Analysis of Chinese Tourist Arrivals and Expenditures in Australia
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Inbound tourism demand has been a significant contributor to Australia’s national economy. Subsequently, sustaining this industry is critically important. In the past decade, China has emerged as one of the most significant tourist source countries for Australia. Focused on Chinese holiday travellers to Australia, this study examined the demand in this market, both in terms of tourist arrivals and expenditures. Secondary data on historical holiday arrivals from China to Australia was obtained from the Australian Bureau of Statistics, and a univariate time series analysis was performed. A comprehensive comparison of the forecasting performance of various forecasting models found that the Winters’ multiplicative exponential technique is the most suitable forecasting method to project future demand for the Chinese holiday market to Australia. The five-year forecasts show that this market will continue to grow in the mid-term future, however, at a decelerating pace and with a clear seasonal pattern. A questionnaire survey gathered data from 380 Chinese holiday travellers regarding their expenditures and experiences in Australia. On top of the pre-paid package price, Chinese holiday travellers spent considerable amounts of money during the trip, and their expenses have largely flowed into the sectors of duty free shops, restaurants, casinos and night entertainment places. Shopping expenditure was identified as the largest component of Chinese holiday travellers’ expenditure in Australia. Chinese travellers’ total and disaggregated expenditures on various categories of goods and services in Australia were determined by different sets of economic, social demographic and psychological characteristics, which can be used to profile high yield segments in this market. With respect to travellers’ total expenditure, a number of variables were found to differentiate high spending travellers from low spending travellers, including income, age, place of residence, travel party size, length of stay, and visitation to destination(s) other than Australia. Several issues were identified in relation to Chinese travellers’ perception of, and satisfaction with Australia as a tourist destination. Destination attributes related to shopping, accessibility, entertainment/nightlife, museums/art galleries and language were areas where Australia underperformed on perception. In addition, “food”, “shopping” and “tour itinerary” were identified as sources of dissatisfaction. There were also gaps between travellers’ pre- and post-trip perceptions of Australia in various destination attributes. These need to be dealt with immediately to avoid an adverse impact on the future demand in this market. The time series analysis of tourist arrivals and cross-sectional examination of expenditure together provided a comprehensive investigation into the holiday travel demand from China to Australia, resulting in a number of practical implications for Australia in relation to destination planning, management and marketing. A number of directions for future research were suggested, such as examining the role of psychological characteristics in determining travel expenditure, further testing the relationship between expenditure and satisfaction, and using other forecasting techniques.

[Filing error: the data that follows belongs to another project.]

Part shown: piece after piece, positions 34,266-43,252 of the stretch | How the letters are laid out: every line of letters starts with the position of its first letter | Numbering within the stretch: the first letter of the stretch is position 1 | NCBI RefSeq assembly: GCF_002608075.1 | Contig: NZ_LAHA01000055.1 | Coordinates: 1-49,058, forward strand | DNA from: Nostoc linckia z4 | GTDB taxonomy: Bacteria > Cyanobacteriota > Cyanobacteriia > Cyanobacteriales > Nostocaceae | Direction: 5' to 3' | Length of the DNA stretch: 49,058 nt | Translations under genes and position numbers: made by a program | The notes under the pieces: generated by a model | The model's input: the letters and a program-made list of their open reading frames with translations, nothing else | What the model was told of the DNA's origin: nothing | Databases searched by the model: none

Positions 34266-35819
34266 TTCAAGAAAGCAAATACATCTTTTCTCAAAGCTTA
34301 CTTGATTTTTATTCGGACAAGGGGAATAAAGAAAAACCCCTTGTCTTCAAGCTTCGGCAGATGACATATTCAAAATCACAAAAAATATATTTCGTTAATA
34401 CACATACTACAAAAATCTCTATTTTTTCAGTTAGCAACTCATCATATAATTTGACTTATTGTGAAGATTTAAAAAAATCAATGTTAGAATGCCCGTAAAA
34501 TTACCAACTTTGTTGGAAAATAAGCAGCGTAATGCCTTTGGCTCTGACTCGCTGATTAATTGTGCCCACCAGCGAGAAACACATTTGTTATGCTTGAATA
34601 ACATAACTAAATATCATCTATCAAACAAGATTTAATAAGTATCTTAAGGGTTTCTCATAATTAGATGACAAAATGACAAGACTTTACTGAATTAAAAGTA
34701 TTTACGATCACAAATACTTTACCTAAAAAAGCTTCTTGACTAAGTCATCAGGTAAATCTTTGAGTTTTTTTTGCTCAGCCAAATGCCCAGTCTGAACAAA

Thesis (PhD Doctorate)
Doctor of Philosophy (PhD)
School of Hospitality, Sports and Leisure
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